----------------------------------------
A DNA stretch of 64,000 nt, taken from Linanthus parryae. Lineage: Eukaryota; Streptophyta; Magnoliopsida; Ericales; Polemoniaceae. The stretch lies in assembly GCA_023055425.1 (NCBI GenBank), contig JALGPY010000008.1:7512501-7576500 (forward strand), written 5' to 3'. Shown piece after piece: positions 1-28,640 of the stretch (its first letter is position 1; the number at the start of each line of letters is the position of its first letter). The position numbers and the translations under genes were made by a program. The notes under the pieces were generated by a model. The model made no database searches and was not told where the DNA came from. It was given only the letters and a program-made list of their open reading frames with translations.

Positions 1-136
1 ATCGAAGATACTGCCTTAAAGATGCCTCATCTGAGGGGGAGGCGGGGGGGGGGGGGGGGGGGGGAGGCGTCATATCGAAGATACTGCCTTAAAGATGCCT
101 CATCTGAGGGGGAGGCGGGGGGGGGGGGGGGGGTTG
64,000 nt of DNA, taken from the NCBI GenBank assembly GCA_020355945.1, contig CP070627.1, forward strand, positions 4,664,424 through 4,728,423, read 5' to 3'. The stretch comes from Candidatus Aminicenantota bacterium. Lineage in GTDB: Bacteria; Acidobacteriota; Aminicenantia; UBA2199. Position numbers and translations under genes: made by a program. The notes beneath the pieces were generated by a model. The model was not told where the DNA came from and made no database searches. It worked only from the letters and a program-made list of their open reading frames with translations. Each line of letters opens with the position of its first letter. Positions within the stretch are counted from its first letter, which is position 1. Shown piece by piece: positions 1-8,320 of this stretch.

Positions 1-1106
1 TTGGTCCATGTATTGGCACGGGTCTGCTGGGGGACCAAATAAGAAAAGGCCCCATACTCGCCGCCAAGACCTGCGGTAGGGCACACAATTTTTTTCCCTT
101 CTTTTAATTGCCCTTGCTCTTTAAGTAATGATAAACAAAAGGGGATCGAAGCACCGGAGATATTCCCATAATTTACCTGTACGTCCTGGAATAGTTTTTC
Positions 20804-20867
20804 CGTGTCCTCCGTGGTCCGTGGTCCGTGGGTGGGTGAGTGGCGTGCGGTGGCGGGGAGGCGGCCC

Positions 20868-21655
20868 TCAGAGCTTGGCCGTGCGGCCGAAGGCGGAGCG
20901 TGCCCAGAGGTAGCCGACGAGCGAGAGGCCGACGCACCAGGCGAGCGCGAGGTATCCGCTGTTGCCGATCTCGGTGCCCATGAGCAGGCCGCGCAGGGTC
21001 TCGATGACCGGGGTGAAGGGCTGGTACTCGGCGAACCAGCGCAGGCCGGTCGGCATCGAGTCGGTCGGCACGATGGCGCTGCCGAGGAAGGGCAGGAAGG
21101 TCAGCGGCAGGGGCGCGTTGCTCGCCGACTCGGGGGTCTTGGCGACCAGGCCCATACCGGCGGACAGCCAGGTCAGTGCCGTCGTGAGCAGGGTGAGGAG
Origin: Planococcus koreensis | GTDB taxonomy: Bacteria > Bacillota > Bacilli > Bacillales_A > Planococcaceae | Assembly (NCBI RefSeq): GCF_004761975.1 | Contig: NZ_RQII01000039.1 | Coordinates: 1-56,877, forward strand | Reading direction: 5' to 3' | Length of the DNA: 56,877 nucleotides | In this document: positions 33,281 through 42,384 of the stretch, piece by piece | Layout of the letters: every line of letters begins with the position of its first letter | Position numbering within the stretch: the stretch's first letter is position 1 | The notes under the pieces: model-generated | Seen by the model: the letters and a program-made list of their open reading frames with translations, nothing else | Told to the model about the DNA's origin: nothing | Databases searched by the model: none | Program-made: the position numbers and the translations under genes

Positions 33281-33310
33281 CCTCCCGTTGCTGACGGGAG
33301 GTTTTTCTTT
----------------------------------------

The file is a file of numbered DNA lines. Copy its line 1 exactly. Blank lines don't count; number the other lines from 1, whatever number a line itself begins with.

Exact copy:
A DNA stretch of 64,000 nt, taken from Linanthus parryae. Lineage: Eukaryota; Streptophyta; Magnoliopsida; Ericales; Polemoniaceae. The stretch lies in assembly GCA_023055425.1 (NCBI GenBank), contig JALGPY010000008.1:7512501-7576500 (forward strand), written 5' to 3'. Shown piece after piece: positions 1-28,640 of the stretch (its first letter is position 1; the number at the start of each line of letters is the position of its first letter). The position numbers and the translations under genes were made by a program. The notes under the pieces were generated by a model. The model made no database searches and was not told where the DNA came from. It was given only the letters and a program-made list of their open reading frames with translations.